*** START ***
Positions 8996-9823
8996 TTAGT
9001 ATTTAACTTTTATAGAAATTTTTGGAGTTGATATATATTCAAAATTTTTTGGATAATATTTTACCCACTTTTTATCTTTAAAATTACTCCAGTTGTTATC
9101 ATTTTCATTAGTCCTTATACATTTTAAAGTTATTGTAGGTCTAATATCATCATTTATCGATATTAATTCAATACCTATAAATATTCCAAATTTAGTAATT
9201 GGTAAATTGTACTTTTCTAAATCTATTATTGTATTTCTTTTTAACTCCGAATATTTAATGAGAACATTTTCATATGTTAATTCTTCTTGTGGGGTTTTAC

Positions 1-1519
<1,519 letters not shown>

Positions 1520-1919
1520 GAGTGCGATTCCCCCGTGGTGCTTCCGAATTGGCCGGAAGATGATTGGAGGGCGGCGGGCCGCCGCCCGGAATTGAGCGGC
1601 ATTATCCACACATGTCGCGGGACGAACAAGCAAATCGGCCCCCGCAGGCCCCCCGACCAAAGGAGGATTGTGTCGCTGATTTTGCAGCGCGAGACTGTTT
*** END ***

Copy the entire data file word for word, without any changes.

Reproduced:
Positions 8996-9823
8996 TTAGT
9001 ATTTAACTTTTATAGAAATTTTTGGAGTTGATATATATTCAAAATTTTTTGGATAATATTTTACCCACTTTTTATCTTTAAAATTACTCCAGTTGTTATC
9101 ATTTTCATTAGTCCTTATACATTTTAAAGTTATTGTAGGTCTAATATCATCATTTATCGATATTAATTCAATACCTATAAATATTCCAAATTTAGTAATT
9201 GGTAAATTGTACTTTTCTAAATCTATTATTGTATTTCTTTTTAACTCCGAATATTTAATGAGAACATTTTCATATGTTAATTCTTCTTGTGGGGTTTTAC

Positions 1-1519
<1,519 letters not shown>

Positions 1520-1919
1520 GAGTGCGATTCCCCCGTGGTGCTTCCGAATTGGCCGGAAGATGATTGGAGGGCGGCGGGCCGCCGCCCGGAATTGAGCGGC
1601 ATTATCCACACATGTCGCGGGACGAACAAGCAAATCGGCCCCCGCAGGCCCCCCGACCAAAGGAGGATTGTGTCGCTGATTTTGCAGCGCGAGACTGTTT